Early Quakers spent quite a lot of time in gaol. George Fox was imprisoned many times, and so were many others. Sometimes conditions were, apparently, reasonable. At other times they were very difficult. We have accounts of Fox in Derby gaol in 1651 and his refusal of a captaincy in the army, following which he was moved from relatively comfortable imprisonment to the dungeons.
The gaol at Lancaster castle, were many Quakers were imprisoned, can still be visited. The tour guide may agree to shut you in a cell for a minute. It is dark and crowded and unpleasant, even when you are locked in, as I was, with some of your best friends and a prison chaplain.
Quakers were imprisoned for a variety of reasons including: refusal to pay tithes; refusal to swear oaths (an imprisonable offence at the time and one they all committed when brought before the court, making imprisonment inevitable if they came to court); meeting together in groups exceeding five (a law having been passed that expressly forbade such gatherings except in church).
A famous story tells how the children of Reading meeting kept the Meeting for Worship when all the adults had been imprisoned for meeting together. An account of a similar incident in Bristol tells how the children were beaten by the local officers of the law for doing likewise.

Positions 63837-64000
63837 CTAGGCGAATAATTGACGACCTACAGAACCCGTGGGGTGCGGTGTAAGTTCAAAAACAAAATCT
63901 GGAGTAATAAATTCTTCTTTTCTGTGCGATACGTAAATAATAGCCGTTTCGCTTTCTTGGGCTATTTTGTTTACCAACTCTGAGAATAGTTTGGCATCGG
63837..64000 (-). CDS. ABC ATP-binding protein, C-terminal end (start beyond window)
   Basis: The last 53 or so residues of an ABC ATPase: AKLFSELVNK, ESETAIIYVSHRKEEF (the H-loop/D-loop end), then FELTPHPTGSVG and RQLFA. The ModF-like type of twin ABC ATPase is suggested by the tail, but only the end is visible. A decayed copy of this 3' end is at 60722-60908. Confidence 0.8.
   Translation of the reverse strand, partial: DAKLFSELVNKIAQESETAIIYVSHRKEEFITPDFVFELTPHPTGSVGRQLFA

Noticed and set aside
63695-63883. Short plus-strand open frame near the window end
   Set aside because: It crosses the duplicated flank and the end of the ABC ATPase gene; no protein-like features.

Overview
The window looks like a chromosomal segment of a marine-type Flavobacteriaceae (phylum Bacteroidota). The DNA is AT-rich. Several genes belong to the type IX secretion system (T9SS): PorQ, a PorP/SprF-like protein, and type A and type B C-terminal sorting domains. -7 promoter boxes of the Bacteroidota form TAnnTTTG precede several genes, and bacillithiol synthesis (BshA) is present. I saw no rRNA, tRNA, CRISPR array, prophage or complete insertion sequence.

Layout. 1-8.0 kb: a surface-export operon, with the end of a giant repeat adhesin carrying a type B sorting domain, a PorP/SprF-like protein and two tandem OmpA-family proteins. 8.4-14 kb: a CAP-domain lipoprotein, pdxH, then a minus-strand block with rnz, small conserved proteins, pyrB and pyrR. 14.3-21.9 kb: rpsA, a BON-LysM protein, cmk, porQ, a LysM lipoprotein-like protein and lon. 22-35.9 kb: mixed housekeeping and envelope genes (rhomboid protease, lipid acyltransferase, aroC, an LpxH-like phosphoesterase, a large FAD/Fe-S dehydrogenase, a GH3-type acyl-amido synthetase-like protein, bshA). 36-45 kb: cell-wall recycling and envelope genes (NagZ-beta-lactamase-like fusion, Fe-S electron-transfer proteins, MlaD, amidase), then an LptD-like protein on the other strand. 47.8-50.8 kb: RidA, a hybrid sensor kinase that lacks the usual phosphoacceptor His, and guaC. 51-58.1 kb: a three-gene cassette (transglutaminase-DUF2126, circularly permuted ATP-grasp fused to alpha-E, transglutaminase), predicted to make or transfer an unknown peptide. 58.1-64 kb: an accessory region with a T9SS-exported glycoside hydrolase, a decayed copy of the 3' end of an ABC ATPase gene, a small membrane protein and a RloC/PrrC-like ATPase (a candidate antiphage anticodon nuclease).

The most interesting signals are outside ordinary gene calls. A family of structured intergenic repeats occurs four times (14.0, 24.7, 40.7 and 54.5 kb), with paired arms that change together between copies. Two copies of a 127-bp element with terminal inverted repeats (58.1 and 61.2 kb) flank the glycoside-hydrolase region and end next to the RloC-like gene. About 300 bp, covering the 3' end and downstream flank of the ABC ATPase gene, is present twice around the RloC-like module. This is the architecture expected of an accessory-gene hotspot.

I have been interested to learn of some Quakers at the same period who were held in slavery in Algiers. Despite being held in slavery they were allowed to keep their meetings, at a time when Friends in England were being locked up for worshipping together. Quaker slaves were apparently popular with they owners being hard-working and sober. Some were Quakers before being seized by pirates and sold into slavery, but others became Quakers during their enslavement.
The sufferings of those in prison and the need that was felt to record this and to do what was possible to relieve the suffering led to the formation of ‘Meeting for Sufferings’ initially for this purpose. Meeting for Sufferings continues to meet regularly, acting on behalf of Britain Yearly Meeting between Yearly Meeting sessions. Occasionally it still has to record Friends imprisoned for acting in faith, often for non-violent direct action against weapons on mass destruction.
This ongoing contact with prisons seems to be one of the factors that has led Quakers to work for prison reform. Elizabeth Fry’s work with women prisoners is well known, but there were many others. In the present day we have Quaker chaplains in many prisons and Quakers who are prison visitors. Meetings for Worship are held regularly in prisons across the country. Another recent piece of work has been ‘Circles of support and Accountability’, a scheme for released sex offenders aimed at reducing re-offending rates. It has been acknowledged a success by the Home Office and is now an independent charity ‘Circles’. Also valuable is the work of Bob Johnson, Consultant Psychiatrist in the Special Unit in Parkhurst Prison, Isle of Wight, UK, from 1991 to 1996, who has shown how effective more humane treatment of prisoners is in reducing re-offending. Unfortunately the authorities have not been convinced to follow this pattern.